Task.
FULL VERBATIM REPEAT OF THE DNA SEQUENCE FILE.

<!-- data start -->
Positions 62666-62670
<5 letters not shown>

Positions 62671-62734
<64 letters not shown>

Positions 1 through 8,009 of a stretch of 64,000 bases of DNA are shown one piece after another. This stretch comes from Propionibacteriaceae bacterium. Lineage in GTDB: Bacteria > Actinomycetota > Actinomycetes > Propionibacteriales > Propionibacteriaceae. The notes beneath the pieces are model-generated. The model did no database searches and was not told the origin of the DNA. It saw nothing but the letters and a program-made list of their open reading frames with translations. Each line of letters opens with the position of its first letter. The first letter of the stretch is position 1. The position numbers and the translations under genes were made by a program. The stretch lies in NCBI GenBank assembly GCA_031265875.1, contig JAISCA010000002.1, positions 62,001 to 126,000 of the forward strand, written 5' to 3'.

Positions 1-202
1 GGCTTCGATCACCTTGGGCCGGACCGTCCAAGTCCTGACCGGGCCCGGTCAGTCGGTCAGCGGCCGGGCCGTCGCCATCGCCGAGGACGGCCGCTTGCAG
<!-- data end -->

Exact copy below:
Positions 62666-62670
<5 letters not shown>

Positions 62671-62734
<64 letters not shown>

Positions 1 through 8,009 of a stretch of 64,000 bases of DNA are shown one piece after another. This stretch comes from Propionibacteriaceae bacterium. Lineage in GTDB: Bacteria > Actinomycetota > Actinomycetes > Propionibacteriales > Propionibacteriaceae. The notes beneath the pieces are model-generated. The model did no database searches and was not told the origin of the DNA. It saw nothing but the letters and a program-made list of their open reading frames with translations. Each line of letters opens with the position of its first letter. The first letter of the stretch is position 1. The position numbers and the translations under genes were made by a program. The stretch lies in NCBI GenBank assembly GCA_031265875.1, contig JAISCA010000002.1, positions 62,001 to 126,000 of the forward strand, written 5' to 3'.

Positions 1-202
1 GGCTTCGATCACCTTGGGCCGGACCGTCCAAGTCCTGACCGGGCCCGGTCAGTCGGTCAGCGGCCGGGCCGTCGCCATCGCCGAGGACGGCCGCTTGCAG